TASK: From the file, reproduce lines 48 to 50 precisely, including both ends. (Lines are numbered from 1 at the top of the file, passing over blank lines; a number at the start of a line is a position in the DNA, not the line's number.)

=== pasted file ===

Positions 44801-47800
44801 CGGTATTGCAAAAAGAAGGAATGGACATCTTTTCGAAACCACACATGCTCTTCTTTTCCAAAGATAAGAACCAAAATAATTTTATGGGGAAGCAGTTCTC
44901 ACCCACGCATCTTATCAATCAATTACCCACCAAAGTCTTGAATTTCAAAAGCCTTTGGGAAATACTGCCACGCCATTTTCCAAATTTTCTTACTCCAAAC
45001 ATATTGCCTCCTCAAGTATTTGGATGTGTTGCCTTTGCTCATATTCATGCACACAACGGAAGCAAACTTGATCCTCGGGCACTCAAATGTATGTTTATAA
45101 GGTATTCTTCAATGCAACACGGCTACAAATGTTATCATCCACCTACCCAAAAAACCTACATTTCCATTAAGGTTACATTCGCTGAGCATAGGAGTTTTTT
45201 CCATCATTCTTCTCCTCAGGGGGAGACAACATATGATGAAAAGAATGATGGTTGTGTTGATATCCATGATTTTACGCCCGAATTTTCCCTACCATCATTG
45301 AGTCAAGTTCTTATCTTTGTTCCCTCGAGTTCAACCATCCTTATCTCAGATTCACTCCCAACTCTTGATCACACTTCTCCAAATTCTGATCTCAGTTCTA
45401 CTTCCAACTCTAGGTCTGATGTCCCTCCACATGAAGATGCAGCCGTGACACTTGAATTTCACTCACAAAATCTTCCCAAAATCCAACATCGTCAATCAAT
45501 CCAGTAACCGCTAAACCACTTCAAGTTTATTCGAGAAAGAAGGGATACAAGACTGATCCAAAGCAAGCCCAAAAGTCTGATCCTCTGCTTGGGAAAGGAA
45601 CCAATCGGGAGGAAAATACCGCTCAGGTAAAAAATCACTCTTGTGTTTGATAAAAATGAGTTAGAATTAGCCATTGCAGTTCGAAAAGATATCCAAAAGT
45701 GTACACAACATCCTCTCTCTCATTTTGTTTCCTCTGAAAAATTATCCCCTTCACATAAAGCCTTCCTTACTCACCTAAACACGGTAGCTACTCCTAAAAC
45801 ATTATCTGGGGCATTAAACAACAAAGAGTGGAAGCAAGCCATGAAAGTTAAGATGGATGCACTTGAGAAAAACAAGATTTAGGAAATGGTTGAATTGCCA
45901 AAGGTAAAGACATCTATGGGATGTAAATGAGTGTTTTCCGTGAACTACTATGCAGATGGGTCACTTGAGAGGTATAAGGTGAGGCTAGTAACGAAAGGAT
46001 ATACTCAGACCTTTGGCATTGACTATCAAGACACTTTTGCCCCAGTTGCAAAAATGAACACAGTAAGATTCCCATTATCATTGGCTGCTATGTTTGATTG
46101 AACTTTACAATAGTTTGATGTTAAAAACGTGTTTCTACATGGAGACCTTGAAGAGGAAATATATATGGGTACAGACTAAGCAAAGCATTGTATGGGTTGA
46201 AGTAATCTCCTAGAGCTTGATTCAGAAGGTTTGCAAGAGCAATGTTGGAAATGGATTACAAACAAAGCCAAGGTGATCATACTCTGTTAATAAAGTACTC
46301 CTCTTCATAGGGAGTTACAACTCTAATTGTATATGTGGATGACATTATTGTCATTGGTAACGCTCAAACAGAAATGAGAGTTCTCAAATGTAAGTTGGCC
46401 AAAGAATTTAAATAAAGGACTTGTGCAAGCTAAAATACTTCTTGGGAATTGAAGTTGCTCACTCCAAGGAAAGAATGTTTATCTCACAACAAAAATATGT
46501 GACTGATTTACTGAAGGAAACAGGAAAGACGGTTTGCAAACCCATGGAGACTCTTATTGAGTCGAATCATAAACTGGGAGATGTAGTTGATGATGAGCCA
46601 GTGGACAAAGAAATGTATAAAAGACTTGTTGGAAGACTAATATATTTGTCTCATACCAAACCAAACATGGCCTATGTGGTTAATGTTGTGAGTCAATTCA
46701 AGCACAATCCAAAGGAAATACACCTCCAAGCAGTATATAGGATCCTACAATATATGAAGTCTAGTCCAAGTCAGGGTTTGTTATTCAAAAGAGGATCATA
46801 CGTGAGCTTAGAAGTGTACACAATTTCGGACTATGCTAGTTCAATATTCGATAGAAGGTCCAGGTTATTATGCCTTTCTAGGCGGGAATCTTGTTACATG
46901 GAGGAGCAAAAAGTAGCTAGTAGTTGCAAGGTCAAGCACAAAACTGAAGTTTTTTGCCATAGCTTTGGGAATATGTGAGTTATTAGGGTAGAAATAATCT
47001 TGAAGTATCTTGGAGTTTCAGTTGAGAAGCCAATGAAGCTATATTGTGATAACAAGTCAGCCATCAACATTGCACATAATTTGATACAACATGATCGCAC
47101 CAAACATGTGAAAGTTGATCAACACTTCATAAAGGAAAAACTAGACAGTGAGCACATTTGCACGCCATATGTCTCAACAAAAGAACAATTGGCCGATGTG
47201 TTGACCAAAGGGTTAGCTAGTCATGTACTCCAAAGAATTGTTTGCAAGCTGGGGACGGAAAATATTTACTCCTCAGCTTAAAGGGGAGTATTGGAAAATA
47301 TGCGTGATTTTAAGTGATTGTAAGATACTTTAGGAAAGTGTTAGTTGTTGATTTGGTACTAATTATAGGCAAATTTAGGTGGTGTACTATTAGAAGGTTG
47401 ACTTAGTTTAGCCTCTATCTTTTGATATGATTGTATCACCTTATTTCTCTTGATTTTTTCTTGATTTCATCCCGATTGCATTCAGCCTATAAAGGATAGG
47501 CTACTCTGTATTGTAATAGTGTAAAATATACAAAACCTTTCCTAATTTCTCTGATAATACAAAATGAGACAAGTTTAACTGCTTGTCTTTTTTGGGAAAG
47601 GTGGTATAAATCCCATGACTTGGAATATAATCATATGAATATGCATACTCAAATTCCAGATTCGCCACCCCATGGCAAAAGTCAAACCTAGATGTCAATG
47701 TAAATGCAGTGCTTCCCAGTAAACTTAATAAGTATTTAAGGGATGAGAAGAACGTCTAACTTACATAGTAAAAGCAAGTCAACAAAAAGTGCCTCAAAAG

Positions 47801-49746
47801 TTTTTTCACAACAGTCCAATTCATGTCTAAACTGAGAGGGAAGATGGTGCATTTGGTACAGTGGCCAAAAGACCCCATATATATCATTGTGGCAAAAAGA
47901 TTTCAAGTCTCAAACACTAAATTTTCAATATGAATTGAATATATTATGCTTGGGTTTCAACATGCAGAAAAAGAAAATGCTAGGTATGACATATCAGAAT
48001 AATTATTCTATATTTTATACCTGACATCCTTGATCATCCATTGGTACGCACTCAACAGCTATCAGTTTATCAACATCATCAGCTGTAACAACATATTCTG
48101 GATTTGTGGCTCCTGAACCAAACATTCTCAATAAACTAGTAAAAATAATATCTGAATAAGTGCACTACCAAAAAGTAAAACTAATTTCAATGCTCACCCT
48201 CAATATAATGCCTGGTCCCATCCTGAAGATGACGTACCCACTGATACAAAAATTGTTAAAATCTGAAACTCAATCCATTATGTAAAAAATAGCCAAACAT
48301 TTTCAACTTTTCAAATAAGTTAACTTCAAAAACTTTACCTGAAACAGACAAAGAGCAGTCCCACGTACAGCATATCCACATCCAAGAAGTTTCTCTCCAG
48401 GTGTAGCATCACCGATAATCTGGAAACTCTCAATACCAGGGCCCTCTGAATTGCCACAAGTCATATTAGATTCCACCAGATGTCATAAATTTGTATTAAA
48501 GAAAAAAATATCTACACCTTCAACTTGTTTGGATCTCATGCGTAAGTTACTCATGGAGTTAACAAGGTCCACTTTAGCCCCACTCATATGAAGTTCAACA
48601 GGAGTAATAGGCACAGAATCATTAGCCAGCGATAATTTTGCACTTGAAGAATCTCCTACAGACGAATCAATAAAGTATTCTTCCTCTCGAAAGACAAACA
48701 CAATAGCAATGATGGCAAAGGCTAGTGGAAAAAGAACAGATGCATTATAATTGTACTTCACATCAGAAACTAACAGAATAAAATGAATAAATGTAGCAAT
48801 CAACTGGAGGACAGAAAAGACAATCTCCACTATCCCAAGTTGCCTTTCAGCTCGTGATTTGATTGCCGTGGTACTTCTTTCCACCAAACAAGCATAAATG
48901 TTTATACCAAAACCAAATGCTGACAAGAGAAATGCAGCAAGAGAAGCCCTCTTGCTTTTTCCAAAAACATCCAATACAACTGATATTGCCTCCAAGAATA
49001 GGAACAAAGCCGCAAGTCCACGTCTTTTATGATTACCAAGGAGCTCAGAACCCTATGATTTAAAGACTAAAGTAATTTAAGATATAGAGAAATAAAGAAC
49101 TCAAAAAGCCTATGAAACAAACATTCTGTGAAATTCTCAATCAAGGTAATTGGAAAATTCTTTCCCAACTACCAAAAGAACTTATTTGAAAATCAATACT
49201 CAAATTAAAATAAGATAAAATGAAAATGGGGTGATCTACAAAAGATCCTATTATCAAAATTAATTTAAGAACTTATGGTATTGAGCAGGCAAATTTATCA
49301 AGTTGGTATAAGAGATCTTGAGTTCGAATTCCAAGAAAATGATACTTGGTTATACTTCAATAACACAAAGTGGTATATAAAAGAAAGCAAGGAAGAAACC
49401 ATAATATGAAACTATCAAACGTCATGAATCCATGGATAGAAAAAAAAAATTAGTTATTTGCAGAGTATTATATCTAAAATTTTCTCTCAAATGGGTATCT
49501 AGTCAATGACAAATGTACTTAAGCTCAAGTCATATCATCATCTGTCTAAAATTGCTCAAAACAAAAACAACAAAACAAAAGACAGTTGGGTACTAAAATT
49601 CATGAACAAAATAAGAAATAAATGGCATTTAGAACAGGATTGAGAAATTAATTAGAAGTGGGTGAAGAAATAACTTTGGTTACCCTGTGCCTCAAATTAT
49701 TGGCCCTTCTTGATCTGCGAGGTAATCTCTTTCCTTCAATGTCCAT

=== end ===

49301 AGTTGGTATAAGAGATCTTGAGTTCGAATTCCAAGAAAATGATACTTGGTTATACTTCAATAACACAAAGTGGTATATAAAAGAAAGCAAGGAAGAAACC
49401 ATAATATGAAACTATCAAACGTCATGAATCCATGGATAGAAAAAAAAAATTAGTTATTTGCAGAGTATTATATCTAAAATTTTCTCTCAAATGGGTATCT
49501 AGTCAATGACAAATGTACTTAAGCTCAAGTCATATCATCATCTGTCTAAAATTGCTCAAAACAAAAACAACAAAACAAAAGACAGTTGGGTACTAAAATT